Public health officials in Ireland say they are reviewing the work history of the Catholic priest profiled in the Netflix series "The Keepers," who was employed as a psychologist in that country after leaving Baltimore amid sexual abuse allegations.
The Health Service Executive, the agency that runs public health services in Ireland, said in a statement that it has begun a process to "review services delivered and regarding any concerns" about Maskell's employment with the public South Eastern Health Board.
The review comes in the wake of publicity from the seven-part Netflix documentary "The Keepers." The series examines sexual abuse at Archbishop Keough High School and the unsolved 1969 homicide of 26-year-old Sister Catherine Ann Cesnik, who taught there.
Maskell, who served as chaplain and counselor at Keough, left the United States as allegations against him mounted in the 1990s. The Archdiocese has paid $472,000 in settlements to 16 people who alleged abuse by Maskell. He was never criminally charged, and denied abuse accusations before his death.
In a statement, the Health Service agency said Maskell worked for the South Eastern Health Board between April and November 1995. The agency said that as part of the hiring process, Irish police checked whether he had any prior convictions. He did not.
Asked whether Maskell assessed any children or teens while working for the health board, a spokesman for the agency said it could not provide any additional information pending the outcome of the review.
Baltimore church officials have said they barred Maskell from public ministry in 1994 and that he went to Ireland without their knowledge. They said they learned in 1996 he was living in Wexford.
Maskell was born in Baltimore, but his family was from Ireland, said Baltimore archdiocese spokesman Sean Caine.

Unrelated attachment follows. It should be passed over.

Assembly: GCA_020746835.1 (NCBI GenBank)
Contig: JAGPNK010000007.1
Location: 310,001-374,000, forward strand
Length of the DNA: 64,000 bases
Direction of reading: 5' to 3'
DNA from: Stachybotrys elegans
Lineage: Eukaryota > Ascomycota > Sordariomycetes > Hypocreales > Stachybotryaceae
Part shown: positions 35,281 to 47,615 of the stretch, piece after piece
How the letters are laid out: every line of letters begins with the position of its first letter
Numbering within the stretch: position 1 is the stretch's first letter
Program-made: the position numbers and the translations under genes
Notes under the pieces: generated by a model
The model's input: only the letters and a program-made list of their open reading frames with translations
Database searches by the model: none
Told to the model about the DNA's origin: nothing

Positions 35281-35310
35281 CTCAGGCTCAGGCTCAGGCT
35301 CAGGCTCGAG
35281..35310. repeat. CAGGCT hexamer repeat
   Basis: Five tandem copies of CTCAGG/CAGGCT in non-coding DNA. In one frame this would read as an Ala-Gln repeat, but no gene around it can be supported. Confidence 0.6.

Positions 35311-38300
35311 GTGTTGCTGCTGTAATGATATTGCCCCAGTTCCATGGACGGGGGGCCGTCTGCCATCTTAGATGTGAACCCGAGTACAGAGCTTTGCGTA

Teresa Lancaster, who was featured in "The Keepers" as an abuse survivor, said Maskell spoke about Ireland when he was working at Archbishop Keough.
"When he took me to the rectory, he would put on Irish music and tell me how wonderful it was," Lancaster said.
Baltimore attorney Joanne Suder, who has represented people with abuse claims against Maskell in recent years, said she has received numerous phone calls about him since "The Keepers" was released. She said three people with knowledge of his time in Ireland have told her that Maskell presented himself as both a psychologist and a priest and that "he had access to young girls."
"That's frightening," she said.
Maskell also celebrated Mass in Ireland even though he had been prohibited from public ministry in the United States, Irish church authorities told The Baltimore Sun.
The Rev. John Carroll, a spokesman for the Diocese of Ferns, said in a statement that Maskell first had contact with diocesan officials there in 1995 when they discovered he celebrated Mass as a substitute for a priest who was ill.
After being contacted by the Ferns diocese, Maskell replied in a letter in April 1995.
"I wish only to offer Mass privately and carry out my spiritual activities in a like manner," Maskell wrote, according to Carroll.